kwargs, uploading the resulting pickle files to the remote destination be it an S3 bucket or the SLURM cluster’s login node, provision compute resources, fetch the remote files etc. These are a few steps that generally speaking each remote executor in Covalent performs before successfully executing the dispatched task.
Now once a workflow is dispatched, Covalent starts processing it immediately. If a user then requests a particular node to be canceled, Covalent might be performing any of the aforementioned actions at the time the cancellation requests came in. Thus canceling a particular task implies the following in Covalent
If the node has already started executing i.e the executor has already started running the electron’s code, kill the job (SIGKILL/SIGTERM)
If Covalent is yet to start processing a node, abort and do not attempt to process it
If a node’s function, args and kwargs are not pickled, do not pickle them and abort immediately
If the required compute resources for the node have not yet been provisioned, do not provision them and abort immediately
If Covalent has not instantiated the executor, do not instantiate an instance and abort immediately
Cancelling a task in Covalent is treated as a hard abort and instructs Covalent to abandon processing the task any further
To support aborting a task prior to any of the above stages Covalent needs to check whether the task has been requested to be canceled. When a cancellation request arrives, Covalent asynchronously updates its database records corresponding to that particular task by labeling it with
cancel_requested=True. This is a boolean flag tracked by Covalent for all tasks and it defaults to
False for each node in the lattice.
Covalent’s logic for executing the task has now been updated to check this flag prior to proceeding with any of the aforementioned steps.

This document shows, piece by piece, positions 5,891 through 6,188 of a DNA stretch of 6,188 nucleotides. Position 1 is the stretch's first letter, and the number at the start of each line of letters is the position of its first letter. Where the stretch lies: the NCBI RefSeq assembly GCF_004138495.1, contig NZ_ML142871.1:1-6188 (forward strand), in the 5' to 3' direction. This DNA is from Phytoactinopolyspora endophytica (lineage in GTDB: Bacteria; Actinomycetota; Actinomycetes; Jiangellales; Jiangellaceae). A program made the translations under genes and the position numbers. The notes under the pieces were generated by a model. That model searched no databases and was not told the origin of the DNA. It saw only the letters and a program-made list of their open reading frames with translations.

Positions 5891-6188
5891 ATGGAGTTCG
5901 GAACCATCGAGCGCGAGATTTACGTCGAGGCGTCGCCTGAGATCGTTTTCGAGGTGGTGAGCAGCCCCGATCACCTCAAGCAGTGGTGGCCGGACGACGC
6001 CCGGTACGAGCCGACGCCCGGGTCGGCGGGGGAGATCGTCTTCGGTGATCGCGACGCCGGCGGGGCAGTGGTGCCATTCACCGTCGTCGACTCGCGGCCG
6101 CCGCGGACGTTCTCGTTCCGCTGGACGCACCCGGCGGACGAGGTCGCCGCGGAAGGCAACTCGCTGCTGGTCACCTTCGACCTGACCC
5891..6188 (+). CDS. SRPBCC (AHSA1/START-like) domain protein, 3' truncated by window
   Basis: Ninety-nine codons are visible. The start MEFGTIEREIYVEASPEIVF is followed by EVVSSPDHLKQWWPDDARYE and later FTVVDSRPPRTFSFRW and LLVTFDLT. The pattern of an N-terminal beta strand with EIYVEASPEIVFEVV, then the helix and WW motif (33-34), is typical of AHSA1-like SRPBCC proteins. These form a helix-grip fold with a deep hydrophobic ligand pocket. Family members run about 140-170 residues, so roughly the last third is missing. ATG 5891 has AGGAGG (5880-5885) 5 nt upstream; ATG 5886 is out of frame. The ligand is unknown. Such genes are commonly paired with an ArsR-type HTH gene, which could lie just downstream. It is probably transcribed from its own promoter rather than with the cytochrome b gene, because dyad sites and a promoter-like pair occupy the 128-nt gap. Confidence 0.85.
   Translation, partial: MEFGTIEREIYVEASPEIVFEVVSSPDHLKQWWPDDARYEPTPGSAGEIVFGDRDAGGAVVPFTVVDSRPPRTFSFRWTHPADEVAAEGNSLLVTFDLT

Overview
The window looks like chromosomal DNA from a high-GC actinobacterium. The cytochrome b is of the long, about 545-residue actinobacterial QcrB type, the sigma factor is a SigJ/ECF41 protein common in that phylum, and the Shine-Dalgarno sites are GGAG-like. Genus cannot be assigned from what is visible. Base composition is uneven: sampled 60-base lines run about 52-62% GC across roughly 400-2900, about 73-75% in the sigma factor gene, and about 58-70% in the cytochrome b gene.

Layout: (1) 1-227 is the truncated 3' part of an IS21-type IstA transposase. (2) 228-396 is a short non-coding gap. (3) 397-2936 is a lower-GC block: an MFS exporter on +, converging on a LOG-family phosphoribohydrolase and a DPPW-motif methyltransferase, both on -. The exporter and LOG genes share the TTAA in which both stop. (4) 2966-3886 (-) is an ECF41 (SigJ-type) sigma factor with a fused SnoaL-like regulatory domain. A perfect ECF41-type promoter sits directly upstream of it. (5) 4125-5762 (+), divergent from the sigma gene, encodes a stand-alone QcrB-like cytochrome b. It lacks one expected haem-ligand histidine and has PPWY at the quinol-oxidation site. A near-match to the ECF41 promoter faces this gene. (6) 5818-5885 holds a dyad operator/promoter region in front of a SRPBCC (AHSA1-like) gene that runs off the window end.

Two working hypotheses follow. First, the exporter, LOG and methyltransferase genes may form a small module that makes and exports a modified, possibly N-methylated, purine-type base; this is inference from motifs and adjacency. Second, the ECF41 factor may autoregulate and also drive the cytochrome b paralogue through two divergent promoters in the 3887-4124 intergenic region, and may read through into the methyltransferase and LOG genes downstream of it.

Executor plugin developers can also make use of this flag prior to attempting to execute their various steps such as uploading pickled object to remote object stores, provisioning compute resources, executing the task etc. At any point in time when an executor finds that the
cancel_requested flag has been set to
True for the task at hand, it can raise a
TaskCancelledError exception which Covalent then handles properly to abort processing the task any further.
If an executor plugin needs to support task cancellation, it then must override the
cancel method provided in the base executor class
cancel method provided in the base executor class has the following function signature
def cancel(self, task_metadata: Dict, job_handle: str): ...
From the above function signature it can be seen that the metadata associated with a task (
node_id) and its corresponding job handle are provided as inputs to the cancel method. The executor plugin developer can then make uses of these inputs to implement the necessary logic and backend specific API calls to properly cancel the running task.
For a walk through guide on canceling workflows and individual tasks in a workflow, please refer to our how to guides here